Tony Gough, who was photographing the rally, sustained cuts to his face and legs and had his jeans ripped in the incident.
Women’s Action Group co-founder Michelle Uriarau, who was speaking at the #WomenWillSpeak rally, said the action was designed to highlight their concerns about women’s rights and gender-transitioning medicine.
Ms Uriarau claimed members of her movement had received death and rape threats.
“Wherever we speak publicly, there is always an attempt to silence us,” she said.

Source: Violence erupts, activists pepper sprayed at Melb protest

Join us for the launch of ‘Sister in Law’ | UK

In Sister in Law, Harriet tells the shocking stories of some of those who have come to her for assistance and shines a feminist light on the landscape of arcane laws and byzantine systems, skewed towards male behaviour and responses, through which she has steered them.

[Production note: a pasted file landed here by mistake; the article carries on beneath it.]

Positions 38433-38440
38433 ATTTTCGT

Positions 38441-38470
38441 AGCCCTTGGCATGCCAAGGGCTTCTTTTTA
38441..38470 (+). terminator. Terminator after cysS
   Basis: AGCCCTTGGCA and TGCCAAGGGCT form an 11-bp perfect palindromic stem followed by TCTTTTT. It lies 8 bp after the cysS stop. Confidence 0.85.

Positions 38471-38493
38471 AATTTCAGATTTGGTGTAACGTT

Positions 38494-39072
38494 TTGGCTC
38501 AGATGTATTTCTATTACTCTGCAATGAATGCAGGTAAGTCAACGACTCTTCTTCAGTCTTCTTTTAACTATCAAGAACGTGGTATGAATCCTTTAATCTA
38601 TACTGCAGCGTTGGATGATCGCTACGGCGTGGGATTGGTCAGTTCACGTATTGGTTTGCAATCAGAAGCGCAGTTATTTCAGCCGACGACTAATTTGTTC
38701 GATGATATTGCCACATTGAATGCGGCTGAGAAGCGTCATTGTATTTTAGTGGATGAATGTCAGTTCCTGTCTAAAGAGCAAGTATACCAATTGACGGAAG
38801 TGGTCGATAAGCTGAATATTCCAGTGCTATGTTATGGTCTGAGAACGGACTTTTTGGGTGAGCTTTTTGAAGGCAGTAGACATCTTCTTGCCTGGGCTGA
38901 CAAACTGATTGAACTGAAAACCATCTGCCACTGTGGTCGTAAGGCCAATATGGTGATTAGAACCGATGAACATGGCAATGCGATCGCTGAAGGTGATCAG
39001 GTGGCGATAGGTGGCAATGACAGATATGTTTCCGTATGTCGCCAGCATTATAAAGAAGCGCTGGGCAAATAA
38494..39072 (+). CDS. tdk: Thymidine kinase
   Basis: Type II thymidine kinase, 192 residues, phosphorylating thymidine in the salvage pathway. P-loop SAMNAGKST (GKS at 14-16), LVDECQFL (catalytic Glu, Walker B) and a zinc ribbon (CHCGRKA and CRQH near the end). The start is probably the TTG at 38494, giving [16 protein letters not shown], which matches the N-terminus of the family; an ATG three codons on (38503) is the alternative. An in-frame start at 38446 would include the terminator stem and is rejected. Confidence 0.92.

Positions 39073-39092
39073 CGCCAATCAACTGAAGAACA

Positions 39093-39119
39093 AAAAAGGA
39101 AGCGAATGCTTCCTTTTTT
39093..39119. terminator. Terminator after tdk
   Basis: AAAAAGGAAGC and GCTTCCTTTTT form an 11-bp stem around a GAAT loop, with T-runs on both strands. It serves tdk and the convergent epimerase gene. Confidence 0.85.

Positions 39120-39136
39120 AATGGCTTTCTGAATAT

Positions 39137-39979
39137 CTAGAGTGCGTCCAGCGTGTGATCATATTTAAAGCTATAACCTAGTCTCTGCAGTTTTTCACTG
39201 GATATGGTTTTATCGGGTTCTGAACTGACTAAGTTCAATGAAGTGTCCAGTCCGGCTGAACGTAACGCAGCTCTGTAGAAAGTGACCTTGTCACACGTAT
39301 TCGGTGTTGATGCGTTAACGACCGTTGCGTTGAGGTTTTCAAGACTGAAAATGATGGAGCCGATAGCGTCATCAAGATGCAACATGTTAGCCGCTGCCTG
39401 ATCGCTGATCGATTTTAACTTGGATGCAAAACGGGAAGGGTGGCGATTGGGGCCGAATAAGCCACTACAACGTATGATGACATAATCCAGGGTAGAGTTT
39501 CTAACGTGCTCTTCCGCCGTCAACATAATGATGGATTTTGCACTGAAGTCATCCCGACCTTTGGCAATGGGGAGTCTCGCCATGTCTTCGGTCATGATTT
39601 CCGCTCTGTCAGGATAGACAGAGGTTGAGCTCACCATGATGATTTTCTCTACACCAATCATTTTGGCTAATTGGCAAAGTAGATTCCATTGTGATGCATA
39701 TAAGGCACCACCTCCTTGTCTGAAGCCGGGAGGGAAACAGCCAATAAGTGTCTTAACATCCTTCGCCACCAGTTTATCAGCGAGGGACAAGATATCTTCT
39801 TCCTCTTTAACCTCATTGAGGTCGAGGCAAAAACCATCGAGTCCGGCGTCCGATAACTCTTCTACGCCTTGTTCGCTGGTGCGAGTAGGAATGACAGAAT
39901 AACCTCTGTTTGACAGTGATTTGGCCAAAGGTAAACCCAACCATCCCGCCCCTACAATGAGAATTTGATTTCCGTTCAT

Harriet has been at the forefront of some historic and ground-breaking legal victories. Frequently working with women who have survived male violence or abuse, sometimes with the bereaved families of those who did not survive, her work has led her to challenge the police, CPS, government departments and the prison and immigration detention system.

Source: Join us for the launch of ‘Sister in Law’

Victims of crime should be provided with legal representation, Victorian inquiry finds | Victoria | The Guardian

Most sexual assault survivors and other victims feel ‘silenced and sidelined’ by the justice system, landmark report says.

“When victims report a crime, they expect to play a part in the justice process but in reality, most felt they were silenced and sidelined,” said the commissioner, Fiona McCormack.